New Warrior boys track and field coach has high expectations

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Members of the Central boys track and field team include (front, left to right) Logan Sharpe, Carter Krugger, Jack Scherf, Gavin Holst; (middle) Sam Fettkether, Kale Doeppke, Ryan Schroeder, Vaughn Zittergruen, Dan McGreal, Maddux Eglseder; (back) coach Colten Ledbeter, Corey Weber, Brayden Finley, Evan Schroeder, Sean Wilwert, William Moser and coach Tyler Bazyn. (Photo courtesy of Blaker Photography)

By Willis Patenaude, Times-Register


The Central boys track and field team will be led by a new but familiar face among the school’s sports programs, as Colten Ledbeter takes the helm as coach. 


Ledbeter, who has been coaching since 2015 in numerous paid and volunteer roles, noticed the position was open. With previous experience coaching track and field along with football, wrestling and gymnastics, he believed he could do the job. 


He also wanted to create a sense of certainty for the athletes because the position was still unfilled as the season approached, which would impact practice and the ability to prepare. 


“I had previously coached track and field and really enjoyed doing so and planned on helping out anyway if I wasn’t hired for the position,” Ledbeter said. “Being that I have coached track previously, I feel very prepared for the season and how I want practices to run and progress.” 


Ledbeter is motivated by the excitement each athlete experiences when they’re successful, whether that means winning or simply improving. He also recognized the differences in coaching track and field as opposed to football—namely, how individual the sport is. 


“It is more of a competition against yourself than anyone else,” Ledbeter explained. 


In this respect, Ledbeter keeps track of each athlete’s best performances, with the goal of improving each week. He also expects the team to be competitive at each meet, with the long-term goal of qualifying as many athletes as possible to state. 


This expectation stems from the size of the team, at 15 athletes, many of whom already have experience and leadership qualities. 


Of the 15, five are seniors who are expected to mentor the six freshmen as well as the remaining sophomores and juniors. Ledbeter believes this mix of athletes gives the Warriors the ability to compete now and prepare for the future.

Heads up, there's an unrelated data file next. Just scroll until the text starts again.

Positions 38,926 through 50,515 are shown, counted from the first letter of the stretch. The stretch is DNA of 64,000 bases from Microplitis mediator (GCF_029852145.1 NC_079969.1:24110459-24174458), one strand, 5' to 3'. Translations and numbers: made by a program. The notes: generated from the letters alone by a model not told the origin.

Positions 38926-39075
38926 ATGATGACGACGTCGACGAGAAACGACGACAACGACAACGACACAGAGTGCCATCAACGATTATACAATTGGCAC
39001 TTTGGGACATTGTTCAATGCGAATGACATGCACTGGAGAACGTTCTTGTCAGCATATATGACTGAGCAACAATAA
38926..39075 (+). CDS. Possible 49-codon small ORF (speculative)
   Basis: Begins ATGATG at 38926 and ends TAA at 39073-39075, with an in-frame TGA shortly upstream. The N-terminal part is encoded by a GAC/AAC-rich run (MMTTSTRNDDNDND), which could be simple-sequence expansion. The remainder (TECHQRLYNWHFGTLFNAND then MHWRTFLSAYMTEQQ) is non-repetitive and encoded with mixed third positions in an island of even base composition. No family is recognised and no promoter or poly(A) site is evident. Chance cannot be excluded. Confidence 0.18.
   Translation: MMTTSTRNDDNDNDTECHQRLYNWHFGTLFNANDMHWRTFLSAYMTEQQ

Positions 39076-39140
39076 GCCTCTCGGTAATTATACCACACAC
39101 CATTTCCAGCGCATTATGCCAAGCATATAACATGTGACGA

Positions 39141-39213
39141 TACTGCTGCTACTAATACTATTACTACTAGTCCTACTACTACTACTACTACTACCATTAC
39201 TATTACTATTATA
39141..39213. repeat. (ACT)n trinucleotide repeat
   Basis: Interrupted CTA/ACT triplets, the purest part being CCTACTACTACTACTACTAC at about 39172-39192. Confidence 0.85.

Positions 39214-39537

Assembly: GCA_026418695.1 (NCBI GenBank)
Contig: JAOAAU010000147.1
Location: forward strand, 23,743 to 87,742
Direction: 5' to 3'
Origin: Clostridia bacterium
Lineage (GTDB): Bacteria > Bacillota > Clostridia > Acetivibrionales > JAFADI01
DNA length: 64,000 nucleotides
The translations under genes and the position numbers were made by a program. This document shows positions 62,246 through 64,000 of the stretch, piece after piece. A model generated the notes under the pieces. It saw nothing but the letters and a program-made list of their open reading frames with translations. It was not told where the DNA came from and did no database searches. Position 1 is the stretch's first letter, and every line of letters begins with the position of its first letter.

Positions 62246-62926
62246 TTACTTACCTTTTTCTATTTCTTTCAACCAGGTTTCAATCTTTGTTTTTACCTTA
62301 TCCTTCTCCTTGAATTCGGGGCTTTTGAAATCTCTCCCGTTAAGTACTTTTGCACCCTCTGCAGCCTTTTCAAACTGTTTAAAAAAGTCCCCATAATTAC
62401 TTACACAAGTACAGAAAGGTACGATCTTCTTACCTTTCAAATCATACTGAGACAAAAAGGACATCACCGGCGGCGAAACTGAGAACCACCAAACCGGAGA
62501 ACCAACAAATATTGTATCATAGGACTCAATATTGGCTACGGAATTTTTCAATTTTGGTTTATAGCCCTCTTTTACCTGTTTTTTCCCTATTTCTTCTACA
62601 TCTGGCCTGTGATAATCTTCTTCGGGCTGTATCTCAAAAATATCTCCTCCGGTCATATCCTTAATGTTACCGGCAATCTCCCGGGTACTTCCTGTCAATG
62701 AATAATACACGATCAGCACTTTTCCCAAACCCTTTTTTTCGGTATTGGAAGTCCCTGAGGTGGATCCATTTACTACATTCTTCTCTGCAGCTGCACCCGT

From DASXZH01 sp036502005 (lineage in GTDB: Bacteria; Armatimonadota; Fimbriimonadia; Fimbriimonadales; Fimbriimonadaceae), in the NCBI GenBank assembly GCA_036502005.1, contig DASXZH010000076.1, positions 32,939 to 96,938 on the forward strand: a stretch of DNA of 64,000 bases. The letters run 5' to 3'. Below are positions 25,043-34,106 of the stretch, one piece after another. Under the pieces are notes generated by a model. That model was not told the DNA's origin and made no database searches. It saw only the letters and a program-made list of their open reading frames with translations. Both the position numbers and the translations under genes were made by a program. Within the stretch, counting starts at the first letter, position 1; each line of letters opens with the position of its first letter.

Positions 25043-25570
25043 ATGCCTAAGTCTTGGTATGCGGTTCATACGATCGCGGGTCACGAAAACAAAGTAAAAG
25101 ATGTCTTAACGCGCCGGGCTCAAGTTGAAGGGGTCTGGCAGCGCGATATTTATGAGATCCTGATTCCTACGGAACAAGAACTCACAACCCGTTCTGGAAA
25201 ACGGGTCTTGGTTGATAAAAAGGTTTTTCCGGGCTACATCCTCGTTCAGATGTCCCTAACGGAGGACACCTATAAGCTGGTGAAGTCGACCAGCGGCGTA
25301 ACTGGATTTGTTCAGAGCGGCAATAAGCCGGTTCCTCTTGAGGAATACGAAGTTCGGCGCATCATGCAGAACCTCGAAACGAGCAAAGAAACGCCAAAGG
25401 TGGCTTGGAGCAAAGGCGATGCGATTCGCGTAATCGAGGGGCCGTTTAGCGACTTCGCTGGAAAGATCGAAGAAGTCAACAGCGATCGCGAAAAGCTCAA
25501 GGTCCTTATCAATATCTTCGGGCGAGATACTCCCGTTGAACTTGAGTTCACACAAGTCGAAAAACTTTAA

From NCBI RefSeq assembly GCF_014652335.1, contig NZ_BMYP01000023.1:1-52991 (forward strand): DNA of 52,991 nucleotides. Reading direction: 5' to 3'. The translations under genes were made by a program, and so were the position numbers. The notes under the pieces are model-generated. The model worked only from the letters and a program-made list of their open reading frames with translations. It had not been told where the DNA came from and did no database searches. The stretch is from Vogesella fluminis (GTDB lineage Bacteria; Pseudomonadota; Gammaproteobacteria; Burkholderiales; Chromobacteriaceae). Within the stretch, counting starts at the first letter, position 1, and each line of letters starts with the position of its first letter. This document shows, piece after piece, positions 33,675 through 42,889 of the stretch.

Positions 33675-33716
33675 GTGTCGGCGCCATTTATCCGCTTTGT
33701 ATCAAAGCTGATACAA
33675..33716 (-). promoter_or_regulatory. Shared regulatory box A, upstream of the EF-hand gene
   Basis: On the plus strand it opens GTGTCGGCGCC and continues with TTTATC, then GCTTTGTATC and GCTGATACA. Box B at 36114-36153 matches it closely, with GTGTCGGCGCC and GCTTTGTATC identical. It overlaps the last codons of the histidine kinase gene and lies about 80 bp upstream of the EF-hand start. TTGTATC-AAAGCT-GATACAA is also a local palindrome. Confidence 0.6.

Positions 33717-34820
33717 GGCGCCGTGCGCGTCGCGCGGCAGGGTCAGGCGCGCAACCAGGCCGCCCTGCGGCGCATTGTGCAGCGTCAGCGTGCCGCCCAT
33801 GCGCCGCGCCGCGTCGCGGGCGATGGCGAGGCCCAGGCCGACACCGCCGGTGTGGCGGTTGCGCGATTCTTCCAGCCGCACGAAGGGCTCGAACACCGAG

“Success for us this year will be defined by our athletes improving throughout the season. If they get better in each meet than they did previously, then they would have had success this season,” Ledbeter said. 


However, finding success comes with a few challenges. One of them is what Ledbeter described as “similar strengthed athletes.” This means the team’s composition of a few sprinters, a few distance runners and a few hurdlers makes it difficult to create competitive relay teams. 


The other challenge is the lack of a track at Central for practices. While Ledbeter stated this is not a new problem and the school has had success in the past despite the lack of a track, he acknowledged “it is a big advantage other teams have over [Central].” 


Having a track, according to Ledbeter, would help teach the athletes lane assignments and exchange zones, as well as potentially decrease injuries like shin splints and stress fractures. 


A track to practice on would also help the athletes “mentally prepare for meets by practicing in the same environment as they are competing,” Ledbeter added. 


Regardless, Ledbeter is not shy about expressing confident expectations, especially in certain disciplines, including short- and mid-distance races and throwing events. That confidence was rewarded during the Warriors’ first meet of the season, where they scored eight points as a team and finished eighth out of 11 schools. 


“Everyone did either as good as I had hoped or better than I had hoped for our first meet,” Ledbeter said. 


The Warriors sent out a couple freshmen, Maddux Eglseder and Vaughn Zittergruen, in the 800 meter run, where they finished 13th and 14th, respectively. Freshman Jack Scherf finished 14th in the 1600. 


Senior Evan Schroeder led the Warriors in the field events with a top-10 finish in the shot put, coming in ninth with a throw of 34 feet, 11 inches. Freshman Logan Sharpe was the team’s highest finisher in the long jump in 13th place, with a distance of 16 feet, 11 inches. 


As for the relays, the Warriors finished sixth in the 4x200 and 4x400 and fifth in the 4x800. 


“This was our first meet of the year, so this is the baseline we will compare other meets to,” Ledbeter said. “Thanks to our upperclassmens’ help and experience, all of our athletes were in the correct places and checked on for events correctly, and for the first meet of the year that is good to see.” 

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